An English widower embarks on a late-in-life voyage of self-discovery, plus a practical guide for anyone who wants to thrive in a create-on-demand world, and the aftermath of a national tragedy told through three women’s secrets and lies . . . here are my top reads for the month of February!
The Curious Charms of Arthur Pepper
by Phaedra Patrick
Arthur Pepper is a 69-year-old widower whose simple life is turned upside down when, on the first anniversary of his wife’s death, he discovers that he didn’t know Miriam as well as he thought he did. This discovery launches him on a series of adventures to find out more about his wife’s secret life before him, taking the mild-mannered pensioner farther and farther from his comfort zone as he finds that life still has a lot to offer after death. As he traces the story of his wife’s life before she married him, Arthur finds hope and healing in the most unexpected places. This is a joyful read, full of lovable characters and poignant encounters that remind us that life is short, but also long, and the journey of self-discovery can happen at any age.
The Accidental Creative: How to Be Brilliant at a Moment's Notice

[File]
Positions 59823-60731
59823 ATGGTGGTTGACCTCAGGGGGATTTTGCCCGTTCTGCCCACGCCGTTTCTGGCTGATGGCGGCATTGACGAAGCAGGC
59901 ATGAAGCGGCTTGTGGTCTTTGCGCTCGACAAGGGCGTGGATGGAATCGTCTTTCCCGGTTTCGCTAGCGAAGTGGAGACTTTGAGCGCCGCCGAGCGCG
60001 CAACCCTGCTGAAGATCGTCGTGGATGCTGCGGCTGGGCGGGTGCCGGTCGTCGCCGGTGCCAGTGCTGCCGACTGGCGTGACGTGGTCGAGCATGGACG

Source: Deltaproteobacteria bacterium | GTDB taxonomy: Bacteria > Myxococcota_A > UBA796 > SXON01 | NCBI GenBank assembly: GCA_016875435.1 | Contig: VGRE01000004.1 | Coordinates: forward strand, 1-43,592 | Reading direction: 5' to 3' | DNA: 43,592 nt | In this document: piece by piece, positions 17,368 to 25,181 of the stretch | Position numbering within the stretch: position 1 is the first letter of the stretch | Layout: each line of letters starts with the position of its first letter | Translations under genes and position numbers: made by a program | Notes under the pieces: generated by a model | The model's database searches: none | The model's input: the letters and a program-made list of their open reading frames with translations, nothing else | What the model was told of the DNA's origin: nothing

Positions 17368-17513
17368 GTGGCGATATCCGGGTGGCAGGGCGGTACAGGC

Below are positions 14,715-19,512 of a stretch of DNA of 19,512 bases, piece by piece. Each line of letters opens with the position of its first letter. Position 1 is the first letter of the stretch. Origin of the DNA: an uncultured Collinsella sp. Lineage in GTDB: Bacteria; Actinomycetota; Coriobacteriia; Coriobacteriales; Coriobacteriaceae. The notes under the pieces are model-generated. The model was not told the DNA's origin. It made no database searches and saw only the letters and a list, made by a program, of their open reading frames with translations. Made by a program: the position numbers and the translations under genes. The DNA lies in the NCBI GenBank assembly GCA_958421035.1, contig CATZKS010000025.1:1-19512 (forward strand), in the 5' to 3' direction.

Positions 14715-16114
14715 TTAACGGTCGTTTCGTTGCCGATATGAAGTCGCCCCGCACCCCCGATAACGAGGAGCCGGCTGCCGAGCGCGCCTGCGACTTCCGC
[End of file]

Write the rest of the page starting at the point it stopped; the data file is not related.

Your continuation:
by Todd Henry
“Working harder and staring more intently at the problem to achieve better ideas is like trying to control the weather by staring at the clouds. Rather, you need to incorporate practices that instil a sense of structure, rhythm, and purpose into your life.”
Business creativity expert, Todd Henry, explains how to unleash your creative potential, whether you’re ‘a creative’ by trade, or someone who solves problems and develops strategies for a living. The rapidly accelerating pace of work today leads to a lot of stress and burnout when we face escalating expectations and a continual squeeze to do more with less. We feel like we’re “always on” and are asked to produce an ever-increasing amount of brilliance in an ever-shrinking amount of time.
The Accidental Creative is Todd Henry’s answer for anyone looking to do their best creative work. It’s a practical guide which offers practices that require dedication and discipline to implement, but will reward you with exactly what it says on the cover: brilliant ideas at a moment’s notice. It’s an inspiring read – definitely a book to keep close as a reference when you need fuel for your creative fire.
The Good Liar
by Catherine McKenzie
When an explosion rips apart a Chicago building, the lives of three women are changed forever. Cecily was supposed to be in the building that went down with her husband inside, but now she’s the ‘face’ of the tragedy. Kate survived the explosion and fled, leaving her whole life behind. Franny tracked down her birth mother, only to lose her in the explosion, and now she’s involved in the compensation fund for victims’ families. As the anniversary of the explosion approaches, these women’s secrets threaten the lives they’ve so carefully built in the aftermath of a national tragedy.
The Good Liar is a thought-provoking psychological thriller with twists and turns that won’t let you put the book down – trust me, I tried! It’s a mesmerising read that keeps your guessing – the way the three women’s stories are woven together is masterful and a definite must-read.